In his twilight years, Picasso returned to the erotic verve of his youth, but the (passive) voyeur has become the (active) onlooker or director of the scene, particulary in his prints. The series "Raphael and La Fornarina" (1968) reinvents and dramatizes the lovemaking of the painter and his model under the gaze of Pope Julian II, lurking behind a curtain, seated on either his throne or his chamber pot; or sometimes in the presence of Michelangelo hidden under the lovers' bed. The avatars of Picasso are legion.

      The series "The Maison Tellier", also known as "Degas at the Girls" (1970-1971) is inspired by the same dramatic and cheerful ardour, but the humour struggles to hide the anxieties of the painter confronted by the miseries of old age. An etching entitled The Proprietress's Party is witness to this conflict: The Women Slander Degas, Reduced to One-third Profile. A remarkable meditation on the erotic function of looking and on youthful memories as inexhaustible sources os inspirations, these prints are an occasion to salute, one last time, the brothels where both his sexual and artisitic apprenticeship took place. The following year, in October 1972, Picasso drew the female body ravaged by time. He died of a heart attack in April 1973, at the age of ninety-one.

  • Albert Gleizes, cubism in majesty

    • Date 29/3/01 to 5/8/01
    • Organitzada pel Museu Picasso de Barcelona i el Musée des Beaux-Arts de Lyon, en estreta col·laboració amb la Fondation Albert Gleizes, l'exposició es proposa revisar l'obra pictòrica i gràfica d'un artista que, des de la publicació de Du "Cubisme", escrit amb Jean Metzinger el 1912, encara sofreix les conseqüències de veure's sovint reduït al paper de teòric del moviment.
    • Display information

      Organised by the Museu Picasso de Barcelona and the Musée des Beaux-Arts de Lyon, in close collaboration with the Albert Gleizes Foundation, the exhibition sets out to revise the pictorial and graphic work of an artist who, since the publication of Du Cubisme, which he wrote with Jean Metzinger in 1912, is still suffering the consequences of having often been reduced to the role of theorist within the movement.

      This exhibition, which will includes 62 paintigs, 64 drawings and 65 prints, would not be possible without the collaboration, already requested, of many French collectors and museums and of several European and especially American museums. The American museums keep emblematic works from Gleizes’s Cubist period which the european public has not been able to see since the sixties.

      Prepared by Christian Briend, curator in charge of 20th-century collections at the Musée des Beaux-Arts de Lyon, the exhibition provides an overall view of Albert Gleizes’s career, from its beginnings around 1900 to his work’s final period at the beginning of the fifties.

      With this in mind, the exhibition will be arranged under five main headings corresponding to the main periods in Gleizes’s work, which is characterised by his intellectual loyalty to certain assumptions of Cubism, to which he gives a very personal interpretation.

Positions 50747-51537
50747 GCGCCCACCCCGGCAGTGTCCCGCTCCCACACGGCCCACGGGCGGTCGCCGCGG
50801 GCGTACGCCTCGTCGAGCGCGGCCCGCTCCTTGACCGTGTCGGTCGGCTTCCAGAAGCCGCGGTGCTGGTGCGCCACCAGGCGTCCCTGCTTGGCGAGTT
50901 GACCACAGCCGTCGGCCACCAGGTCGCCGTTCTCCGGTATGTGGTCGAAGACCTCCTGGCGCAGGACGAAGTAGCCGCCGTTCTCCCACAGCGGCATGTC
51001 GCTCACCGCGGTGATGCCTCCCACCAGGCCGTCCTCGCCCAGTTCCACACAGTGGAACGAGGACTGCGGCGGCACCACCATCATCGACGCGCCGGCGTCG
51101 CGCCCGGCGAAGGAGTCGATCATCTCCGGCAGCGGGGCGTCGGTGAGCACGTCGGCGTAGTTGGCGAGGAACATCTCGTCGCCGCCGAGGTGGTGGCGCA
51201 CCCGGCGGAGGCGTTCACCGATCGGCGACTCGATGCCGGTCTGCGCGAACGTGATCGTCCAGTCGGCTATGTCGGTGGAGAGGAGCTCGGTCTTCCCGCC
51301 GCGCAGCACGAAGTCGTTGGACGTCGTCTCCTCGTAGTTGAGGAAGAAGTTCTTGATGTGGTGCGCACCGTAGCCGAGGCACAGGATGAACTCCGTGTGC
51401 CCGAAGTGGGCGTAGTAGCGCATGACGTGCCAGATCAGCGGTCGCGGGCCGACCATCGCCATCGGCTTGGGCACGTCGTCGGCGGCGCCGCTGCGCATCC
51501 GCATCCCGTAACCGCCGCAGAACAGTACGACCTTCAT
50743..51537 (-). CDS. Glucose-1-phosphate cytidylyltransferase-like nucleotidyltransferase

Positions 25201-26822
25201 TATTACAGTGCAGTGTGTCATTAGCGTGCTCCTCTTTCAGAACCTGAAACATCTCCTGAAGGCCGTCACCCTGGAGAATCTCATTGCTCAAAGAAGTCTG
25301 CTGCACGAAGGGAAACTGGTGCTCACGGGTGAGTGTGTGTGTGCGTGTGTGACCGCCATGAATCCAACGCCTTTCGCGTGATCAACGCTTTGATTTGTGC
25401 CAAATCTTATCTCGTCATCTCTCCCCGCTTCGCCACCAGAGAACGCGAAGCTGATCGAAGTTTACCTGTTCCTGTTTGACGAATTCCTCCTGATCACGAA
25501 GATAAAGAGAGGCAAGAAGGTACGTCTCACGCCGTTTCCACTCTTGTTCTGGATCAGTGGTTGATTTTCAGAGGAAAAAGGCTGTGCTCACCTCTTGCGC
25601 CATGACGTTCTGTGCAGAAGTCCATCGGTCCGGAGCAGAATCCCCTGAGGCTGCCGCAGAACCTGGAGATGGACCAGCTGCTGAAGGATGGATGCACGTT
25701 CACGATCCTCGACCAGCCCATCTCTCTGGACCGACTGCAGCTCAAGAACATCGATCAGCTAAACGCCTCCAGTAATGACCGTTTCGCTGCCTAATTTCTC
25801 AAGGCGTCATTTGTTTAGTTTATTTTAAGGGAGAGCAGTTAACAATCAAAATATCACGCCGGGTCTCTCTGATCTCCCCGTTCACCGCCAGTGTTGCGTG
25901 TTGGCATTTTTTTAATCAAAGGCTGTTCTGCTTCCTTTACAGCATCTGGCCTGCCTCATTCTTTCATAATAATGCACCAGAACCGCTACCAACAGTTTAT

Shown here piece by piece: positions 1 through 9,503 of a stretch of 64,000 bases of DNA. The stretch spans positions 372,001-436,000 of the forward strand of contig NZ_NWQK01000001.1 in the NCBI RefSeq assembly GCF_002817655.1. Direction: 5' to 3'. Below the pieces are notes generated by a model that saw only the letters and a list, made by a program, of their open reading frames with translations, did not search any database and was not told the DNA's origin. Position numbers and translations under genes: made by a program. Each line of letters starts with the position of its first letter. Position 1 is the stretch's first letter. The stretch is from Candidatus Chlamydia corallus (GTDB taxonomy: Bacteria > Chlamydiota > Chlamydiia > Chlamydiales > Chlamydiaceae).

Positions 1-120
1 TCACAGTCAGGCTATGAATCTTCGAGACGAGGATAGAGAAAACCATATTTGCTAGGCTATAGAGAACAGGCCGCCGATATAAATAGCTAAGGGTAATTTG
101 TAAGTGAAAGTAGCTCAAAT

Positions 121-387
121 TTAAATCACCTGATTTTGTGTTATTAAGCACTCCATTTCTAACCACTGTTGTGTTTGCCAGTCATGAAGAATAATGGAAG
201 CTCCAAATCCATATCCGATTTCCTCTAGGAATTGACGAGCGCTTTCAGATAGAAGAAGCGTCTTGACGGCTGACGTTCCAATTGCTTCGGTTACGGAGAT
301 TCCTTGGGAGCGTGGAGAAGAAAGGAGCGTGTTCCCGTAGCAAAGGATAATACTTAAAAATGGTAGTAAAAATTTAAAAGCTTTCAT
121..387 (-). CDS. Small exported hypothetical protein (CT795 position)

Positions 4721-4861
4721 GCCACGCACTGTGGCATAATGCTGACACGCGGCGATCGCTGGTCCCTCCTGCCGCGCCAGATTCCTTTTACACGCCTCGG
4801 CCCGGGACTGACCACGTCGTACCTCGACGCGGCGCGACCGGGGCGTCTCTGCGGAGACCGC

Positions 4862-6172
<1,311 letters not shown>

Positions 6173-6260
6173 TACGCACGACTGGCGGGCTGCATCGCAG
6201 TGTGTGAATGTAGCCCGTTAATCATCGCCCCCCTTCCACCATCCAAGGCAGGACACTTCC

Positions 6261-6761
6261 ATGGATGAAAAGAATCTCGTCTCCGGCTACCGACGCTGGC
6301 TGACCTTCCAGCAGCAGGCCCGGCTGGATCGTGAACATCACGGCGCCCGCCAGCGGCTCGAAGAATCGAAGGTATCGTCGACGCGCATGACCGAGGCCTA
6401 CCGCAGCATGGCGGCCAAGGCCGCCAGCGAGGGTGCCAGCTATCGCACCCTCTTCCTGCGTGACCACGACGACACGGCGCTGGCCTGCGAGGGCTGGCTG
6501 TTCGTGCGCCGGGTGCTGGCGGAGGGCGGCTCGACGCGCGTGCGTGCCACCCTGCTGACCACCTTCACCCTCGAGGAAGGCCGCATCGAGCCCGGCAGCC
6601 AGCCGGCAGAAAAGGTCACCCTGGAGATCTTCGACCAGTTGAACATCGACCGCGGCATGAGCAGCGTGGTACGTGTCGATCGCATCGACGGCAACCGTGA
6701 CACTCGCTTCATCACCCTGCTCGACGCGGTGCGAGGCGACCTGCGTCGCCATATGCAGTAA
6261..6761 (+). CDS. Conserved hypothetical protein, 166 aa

• 1901-1909

        After dwelling on the artist’s brief Impressionist period, a series of drawings will be exhibited which are inspired in the social symbolism cultivated by the Abbaye of Créteil group, one of whose founders was Gleizes. The works from a decisive stay in the Pyrenees materialised the burning wish for formal synthesis which spurred the artist at that time, in contact with Le Fauconnier.

      • 1910-1913

        In a move to reconstruct the artist’s participation in the Paris salons of the second decade of the century, as well as in the salon of La Section d’Or in 1912, the exhibition conveys the real scope of the ambitions of Gleizes’s Cubist period as such. This is the moment when Apollinaire saw its “majesty” as “what characterised Gleizes’S art more than anything else”.

      • 1914-1918

        The First World War, during which the artist, having spent a few months garrisoned in Lorraine, settled in Barcelona before arriving in New York, comes across as a particularly fertile period: drawings and paintings show Gleizes’s development towards a dynamic and brightly coloured interpretation of Cubism.

      • 1919-1930

        Back in France, Gleizes, under the influence of the art dealer Léonce Rosenberg, became a champion of pure abstraction, made up of powerfully harmonic geometrical layers. In that same period, the artist devoted himself to important theoretical work which led him to put into practice his “translations” and “rotations” of planes.

      • 1930-1953

        The thirties and forties are represented by large-format paintings in which Gleizes, in an attempt at a profound renewal of religious painting, returned to an allusive figuration (strengthened by the rediscovery of Romanesque art), asserting his aspirations to monumental decoration.